Yep, JT. They did say that they would die before they'd let a disaster happen. These guys are heroes.

Anonymous said...

For the past few years, I've been working part-time as a rewriter for
an English-language news program at NHK, Japan's national broadcaster.
Since the quake hit on Friday, I've been called in nearly every day to
help out with their round-the-clock coverage of the disaster. In other
words, I've been right there as all the live reports have been coming
in. And not just from NHK's reporters, but from most of the global
news outlets as well. I get the feeling that much of the coverage
(including NHK's), especially of the nuclear issue, has been
needlessly alarmist. And also, perhaps unavoidably, simplistic. If I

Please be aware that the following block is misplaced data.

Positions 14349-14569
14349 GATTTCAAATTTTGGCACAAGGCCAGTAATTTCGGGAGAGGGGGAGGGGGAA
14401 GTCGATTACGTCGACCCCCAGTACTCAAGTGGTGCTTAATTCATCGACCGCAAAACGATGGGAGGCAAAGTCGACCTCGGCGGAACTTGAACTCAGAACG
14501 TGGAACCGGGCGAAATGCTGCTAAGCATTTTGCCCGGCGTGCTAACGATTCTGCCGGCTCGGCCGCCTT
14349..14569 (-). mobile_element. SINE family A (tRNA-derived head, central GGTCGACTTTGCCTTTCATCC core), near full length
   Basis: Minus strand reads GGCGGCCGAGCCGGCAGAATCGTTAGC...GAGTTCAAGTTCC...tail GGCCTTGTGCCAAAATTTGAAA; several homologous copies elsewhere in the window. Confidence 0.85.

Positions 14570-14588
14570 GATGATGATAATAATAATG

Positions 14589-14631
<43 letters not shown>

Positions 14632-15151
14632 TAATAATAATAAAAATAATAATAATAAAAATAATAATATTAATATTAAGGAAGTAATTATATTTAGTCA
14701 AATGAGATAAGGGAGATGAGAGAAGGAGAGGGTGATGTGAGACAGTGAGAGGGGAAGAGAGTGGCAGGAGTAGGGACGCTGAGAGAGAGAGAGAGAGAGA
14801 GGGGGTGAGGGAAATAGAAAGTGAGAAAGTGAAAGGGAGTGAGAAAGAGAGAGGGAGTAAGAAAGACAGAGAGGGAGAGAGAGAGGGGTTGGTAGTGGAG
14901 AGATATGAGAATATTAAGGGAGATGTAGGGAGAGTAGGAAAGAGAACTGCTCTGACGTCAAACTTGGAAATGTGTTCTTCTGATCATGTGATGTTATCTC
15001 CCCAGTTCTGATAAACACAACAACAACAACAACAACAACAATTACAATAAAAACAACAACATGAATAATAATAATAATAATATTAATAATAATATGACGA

were living overseas and relying on these reports for information, I'd
probably be scared shitless for "all those poor people in Japan." But
instead, things here in the Tokyo area are calm.

A quick example: a little while ago, CNN splashed on their main page a
story with the headline "US Charters Planes to Exit Citizens." This
was accompanied by a photo of people mobbing an airport ticket
counter. Any sensible person seeing this is left with the impression
that Americans in Japan are freaking out to such an extent that extra
planes have to be brought in to ferry them all out. It’s not until you
actually click the link and read the story that you see a spokesman
saying: "There are still commercial seats available out of Tokyo...
however, because we do not wish to consume large numbers of seats that others might need, we are making arrangements to bring a couple of chartered aircraft into Tokyo." Some story!
-Steve Trautlein

Anonymous said...

http://mediamatters.org/blog/201103140036

One for you Mike.

Ryan said...

and garbage like this report....

http://www.thesun.co.uk/sol/homepage/news/3473142/My-nightmare-trapped-in-post-tsunami-Tokyo-City-of-Ghosts.html